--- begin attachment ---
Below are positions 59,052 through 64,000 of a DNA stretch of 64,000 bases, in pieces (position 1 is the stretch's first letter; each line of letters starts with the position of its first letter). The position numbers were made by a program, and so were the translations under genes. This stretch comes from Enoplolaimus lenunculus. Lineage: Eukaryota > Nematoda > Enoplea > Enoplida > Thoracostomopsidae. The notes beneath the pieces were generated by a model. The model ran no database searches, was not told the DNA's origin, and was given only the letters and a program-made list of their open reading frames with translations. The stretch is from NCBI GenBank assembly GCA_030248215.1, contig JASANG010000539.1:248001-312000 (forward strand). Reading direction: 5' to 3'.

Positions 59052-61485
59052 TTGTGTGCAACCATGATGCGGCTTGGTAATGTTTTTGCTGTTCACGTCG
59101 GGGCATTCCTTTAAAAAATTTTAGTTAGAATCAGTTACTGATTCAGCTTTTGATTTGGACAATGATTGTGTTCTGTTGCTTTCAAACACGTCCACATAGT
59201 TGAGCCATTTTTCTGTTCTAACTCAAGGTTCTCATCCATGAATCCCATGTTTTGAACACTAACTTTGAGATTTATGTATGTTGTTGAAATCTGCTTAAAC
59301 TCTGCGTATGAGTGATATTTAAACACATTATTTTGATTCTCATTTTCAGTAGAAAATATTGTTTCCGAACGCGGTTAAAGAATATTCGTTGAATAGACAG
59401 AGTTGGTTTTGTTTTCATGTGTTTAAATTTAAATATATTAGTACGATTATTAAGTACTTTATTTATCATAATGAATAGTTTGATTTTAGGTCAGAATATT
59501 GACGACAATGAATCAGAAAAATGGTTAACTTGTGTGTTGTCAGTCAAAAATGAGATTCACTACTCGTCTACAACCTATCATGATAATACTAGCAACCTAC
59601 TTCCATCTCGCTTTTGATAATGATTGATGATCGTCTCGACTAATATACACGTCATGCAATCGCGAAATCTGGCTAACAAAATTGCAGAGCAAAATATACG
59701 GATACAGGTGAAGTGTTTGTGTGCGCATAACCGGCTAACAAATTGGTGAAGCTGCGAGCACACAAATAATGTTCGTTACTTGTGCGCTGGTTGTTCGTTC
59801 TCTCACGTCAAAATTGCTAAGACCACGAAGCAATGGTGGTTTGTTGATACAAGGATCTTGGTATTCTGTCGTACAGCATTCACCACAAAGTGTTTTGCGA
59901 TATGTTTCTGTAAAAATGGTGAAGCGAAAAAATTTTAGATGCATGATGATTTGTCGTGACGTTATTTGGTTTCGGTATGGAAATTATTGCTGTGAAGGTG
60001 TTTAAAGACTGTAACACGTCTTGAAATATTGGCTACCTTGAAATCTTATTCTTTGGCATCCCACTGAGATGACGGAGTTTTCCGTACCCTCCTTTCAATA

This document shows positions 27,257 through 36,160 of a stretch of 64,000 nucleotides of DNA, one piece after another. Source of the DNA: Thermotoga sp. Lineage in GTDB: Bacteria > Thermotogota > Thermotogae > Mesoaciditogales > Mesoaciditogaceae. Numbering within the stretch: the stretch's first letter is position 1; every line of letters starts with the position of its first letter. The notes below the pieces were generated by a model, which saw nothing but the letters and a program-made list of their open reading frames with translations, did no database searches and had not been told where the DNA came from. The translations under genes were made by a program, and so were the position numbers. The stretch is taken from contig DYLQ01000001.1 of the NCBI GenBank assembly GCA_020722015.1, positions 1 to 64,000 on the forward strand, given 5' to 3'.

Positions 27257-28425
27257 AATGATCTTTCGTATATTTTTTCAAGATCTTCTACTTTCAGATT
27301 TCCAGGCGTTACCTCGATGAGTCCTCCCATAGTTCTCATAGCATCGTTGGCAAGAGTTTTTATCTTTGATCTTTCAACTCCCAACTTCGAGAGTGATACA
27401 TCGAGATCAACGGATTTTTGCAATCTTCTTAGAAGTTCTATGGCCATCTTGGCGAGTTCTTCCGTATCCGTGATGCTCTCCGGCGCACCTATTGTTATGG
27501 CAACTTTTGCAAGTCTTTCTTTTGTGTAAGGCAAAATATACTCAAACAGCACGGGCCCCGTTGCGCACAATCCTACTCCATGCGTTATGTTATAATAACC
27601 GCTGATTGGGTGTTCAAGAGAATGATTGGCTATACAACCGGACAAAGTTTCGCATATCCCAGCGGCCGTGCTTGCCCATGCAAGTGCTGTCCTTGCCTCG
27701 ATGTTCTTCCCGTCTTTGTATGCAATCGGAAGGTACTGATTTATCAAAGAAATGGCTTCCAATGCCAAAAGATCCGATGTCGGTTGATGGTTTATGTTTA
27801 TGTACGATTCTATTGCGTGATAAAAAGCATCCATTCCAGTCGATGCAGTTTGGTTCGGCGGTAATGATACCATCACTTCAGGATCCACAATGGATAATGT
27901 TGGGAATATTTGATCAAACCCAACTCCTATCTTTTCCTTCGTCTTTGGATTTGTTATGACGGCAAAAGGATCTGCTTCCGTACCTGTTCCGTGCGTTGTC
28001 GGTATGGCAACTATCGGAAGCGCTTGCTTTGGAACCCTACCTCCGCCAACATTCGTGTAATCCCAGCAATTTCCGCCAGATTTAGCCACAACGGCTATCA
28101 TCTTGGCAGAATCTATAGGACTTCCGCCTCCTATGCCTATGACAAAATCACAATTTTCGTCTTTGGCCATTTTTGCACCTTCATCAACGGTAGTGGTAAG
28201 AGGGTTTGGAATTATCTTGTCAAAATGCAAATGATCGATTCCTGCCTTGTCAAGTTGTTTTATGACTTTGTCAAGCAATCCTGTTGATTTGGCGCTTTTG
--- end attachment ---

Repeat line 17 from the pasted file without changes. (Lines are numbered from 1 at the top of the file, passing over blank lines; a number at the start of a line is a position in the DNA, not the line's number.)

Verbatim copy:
27301 TCCAGGCGTTACCTCGATGAGTCCTCCCATAGTTCTCATAGCATCGTTGGCAAGAGTTTTTATCTTTGATCTTTCAACTCCCAACTTCGAGAGTGATACA